Cheap fun and social – hostels are amazing places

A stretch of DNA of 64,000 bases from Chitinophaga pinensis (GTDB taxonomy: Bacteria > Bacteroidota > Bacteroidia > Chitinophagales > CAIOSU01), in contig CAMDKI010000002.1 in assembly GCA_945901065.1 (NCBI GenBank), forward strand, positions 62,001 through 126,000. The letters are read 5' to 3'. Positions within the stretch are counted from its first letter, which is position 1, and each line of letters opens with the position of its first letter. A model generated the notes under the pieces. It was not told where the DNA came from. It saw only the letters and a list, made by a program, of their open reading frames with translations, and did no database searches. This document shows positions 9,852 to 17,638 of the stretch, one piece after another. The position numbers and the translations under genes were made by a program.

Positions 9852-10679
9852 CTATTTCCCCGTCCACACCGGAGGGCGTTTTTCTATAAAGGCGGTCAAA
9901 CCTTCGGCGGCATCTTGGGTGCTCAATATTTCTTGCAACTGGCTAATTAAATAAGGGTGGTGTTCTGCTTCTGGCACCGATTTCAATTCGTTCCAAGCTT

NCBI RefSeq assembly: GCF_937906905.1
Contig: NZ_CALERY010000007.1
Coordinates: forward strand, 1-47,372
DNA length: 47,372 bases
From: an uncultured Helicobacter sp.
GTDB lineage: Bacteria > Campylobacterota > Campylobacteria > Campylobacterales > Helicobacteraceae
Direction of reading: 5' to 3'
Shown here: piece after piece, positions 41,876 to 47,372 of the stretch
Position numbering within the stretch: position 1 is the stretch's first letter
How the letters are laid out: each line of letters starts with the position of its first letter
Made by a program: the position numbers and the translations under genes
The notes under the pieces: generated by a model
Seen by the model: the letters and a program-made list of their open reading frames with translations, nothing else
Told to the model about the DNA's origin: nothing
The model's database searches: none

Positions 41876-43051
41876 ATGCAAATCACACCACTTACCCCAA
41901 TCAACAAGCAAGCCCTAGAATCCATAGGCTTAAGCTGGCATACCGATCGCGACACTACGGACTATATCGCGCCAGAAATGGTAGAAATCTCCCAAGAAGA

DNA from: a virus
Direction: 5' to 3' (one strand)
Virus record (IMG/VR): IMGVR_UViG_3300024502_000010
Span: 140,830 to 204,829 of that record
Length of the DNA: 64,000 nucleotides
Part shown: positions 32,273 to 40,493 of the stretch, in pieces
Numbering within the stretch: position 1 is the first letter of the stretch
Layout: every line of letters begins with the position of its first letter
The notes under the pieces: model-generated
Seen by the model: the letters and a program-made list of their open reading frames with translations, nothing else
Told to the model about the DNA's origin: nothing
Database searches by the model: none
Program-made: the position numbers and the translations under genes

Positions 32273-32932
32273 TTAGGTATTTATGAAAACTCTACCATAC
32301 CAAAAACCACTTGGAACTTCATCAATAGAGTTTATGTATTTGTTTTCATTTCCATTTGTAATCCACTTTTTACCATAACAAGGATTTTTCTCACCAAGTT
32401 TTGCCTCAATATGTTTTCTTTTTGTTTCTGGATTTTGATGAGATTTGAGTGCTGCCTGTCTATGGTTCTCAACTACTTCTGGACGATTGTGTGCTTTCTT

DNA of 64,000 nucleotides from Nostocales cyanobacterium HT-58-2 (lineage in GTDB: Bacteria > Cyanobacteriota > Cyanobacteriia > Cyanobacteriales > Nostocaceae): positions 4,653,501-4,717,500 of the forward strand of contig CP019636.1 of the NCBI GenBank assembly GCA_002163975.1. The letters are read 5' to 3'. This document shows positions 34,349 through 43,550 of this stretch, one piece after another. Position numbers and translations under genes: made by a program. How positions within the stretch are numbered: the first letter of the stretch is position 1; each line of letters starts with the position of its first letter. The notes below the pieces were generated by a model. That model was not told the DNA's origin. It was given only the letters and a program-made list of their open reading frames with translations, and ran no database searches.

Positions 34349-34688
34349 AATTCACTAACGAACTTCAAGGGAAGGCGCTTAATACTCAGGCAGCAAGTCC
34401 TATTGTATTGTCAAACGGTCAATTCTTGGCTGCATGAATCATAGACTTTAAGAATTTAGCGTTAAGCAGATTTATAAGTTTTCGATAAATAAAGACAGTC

first_imgCheap, fun and social – hostels are amazing places to stay while you travel. They are a great way to meet fellow travellers and explore the world at a low cost and these days hostels are more and more determined to receive your approval via online reviews by providing great services and amenities. However, some places still may not live up to expectations and there will always be little irritations that arise from communal living. So, from bad roommates to mouldy showers we reveal the most common hostel horrors and how to handle them!1. The unexpected locationSo you arrive at your destination, feeling happy that you’ve got a bed pre-booked in a hostel with good reviews at a budget price. But wait – how many tube stops away from the train station is it? Where on the map is that street? Let’s face it, a hostel that isn’t slap bang in the centre of town might exaggerate a little about its proximity to the biggest attractions. It’s something we all fall foul to at some point in our travels. It can put a bit of a damper on the start of a trip, knowing that you will be sacrificing time and money to visit the main attractions. Top tips: There isn’t really anything you can do about it (unless you want to lose your deposit and search for a new hostel). The best thing you can do is see the positives. You may have ended up further off the beaten track than you were hoping for, but it means you can see a side to a city that no one else will. Try out the local cafes or bars, mingle with the locals and get some authentic (and usually much cheaper) food from the surrounding restaurants. RelatedThe ‘luxury hostel’ revolution: are hostels the new hotels?We speak to the author of new e-book Luxury Hostels of Europe, Kash Bhattacharya about the hostel revolution.How to survive a flight with the hangover from hellDealing with a hangover is never fun, but adding a long flight into the mix is a recipe for disaster. Our prescription? Skyscanner’s ultimate guide to surviving a flight the morning after the night before…10 best backpacking tips and tricksTen essential backpacking tips; from how to pack, to how to save cash on the road. 2. The too small/ overcrowded dorm roomYou check in and get shown to your eight-bed dorm-room only to discover that the eight beds have been crammed into a shoebox of a room. You knew you were having to share space but you weren’t expecting to be THAT close to a stranger within five minutes of meeting. Top tips: Turn your bed into a blanket fort. It’s horribly claustrophobic but a welcome alternative to constantly bumping shoulders with people. Use your pillows and rucksack to make walls and hang up clothes over your bed for privacy. If anything, a shambolic room is a good excuse to get out and about as much as possible.3. The noisy roommatesAren’t they the worst? The people who seem to have no concept of manners, let alone noise levels. They pick inappropriate times of day to stomp around, having loud discussions and treat the room like it’s their own. Top tips: Earplugs or music. The two items that will get you through many an aggravating situation. It’s a heck of a lot easier than getting into an argument with someone. They also work a treat if you end up in a party hostel or a room that looks out onto a main street in the centre of town. 4. Friendly roommates (bear with us on this one)As nice as people you are sharing with may seem, you have to remember that they are still strangers. As nice as it is to believe in a sort of traveller’s code of conduct while backpacking, it can be easy to fall into a false sense of security and put your trust in people you know nothing about. Top tips: Always use lockers when they are available and keep a padlock on you as many hostels don’t provide them. Try to avoid taking valuables with you but if there isn’t a secure place to store important items then carry them with you rather than leaving them under your pillow! No matter how cosy a situation may feel, always keep your wits about you and exercise extra caution when staying in shared rooms. A little bit of paranoia is better than a stolen laptop. 5. The food thiefThose lovely cherries you bought at the market, labelled in the fridge one minute, in another traveller’s backpack the next. Beware the communal fridge thief!Top tips: Sometimes taking someone else’s food can be a genuine mistake – so if you have to store food in a shared kitchen, label it as clearly as possible and store it at the back of the fridge/cupboard. However if you want to make sure you are never left foodless, buy food and cook/eat it as you go. 6. The filthy bathroomThe inexperienced backpacker’s nightmare, an inevitability for the seasoned traveller. Even in the most looked after hostels, you never know what mess another backpacker has made before you. And in some hostels it is simply just bad housekeeping. Top tips: Have a soap bag with some essentials – flip flops, wet wipes, hand sanitizer and a foot towel. This may not seem like much but can make the experience of a mouldy shower a (tad) more bearable. 7. The constant farewellsYou meet a fellow traveller, you hit it off and then you have to say adios. It’s a sad reality of being constantly on the go.Top tips: We live in the 21st century. Keeping in touch is easier than ever before and although you may not be pen pals for life, having some point of contact with someone you meet means you’ll have a local tour guide if you ever decide to visit the country they are from. These chance encounters with fellow adventurers make all the irritations of being in a hostel incredibly worthwhile! More: Holiday helpline: 10 common travel problems and how to deal with them5 places you’ve got to go to before you’re 25Looking for hostels? Check out Skyscanner Hotels for some great deals!ReturnOne wayMulti-cityFromAdd nearby airports ToAdd nearby airportsDepart14/08/2019Return21/08/2019Cabin Class & Travellers1 adult, EconomyDirect flights onlySearch flights Maplast_img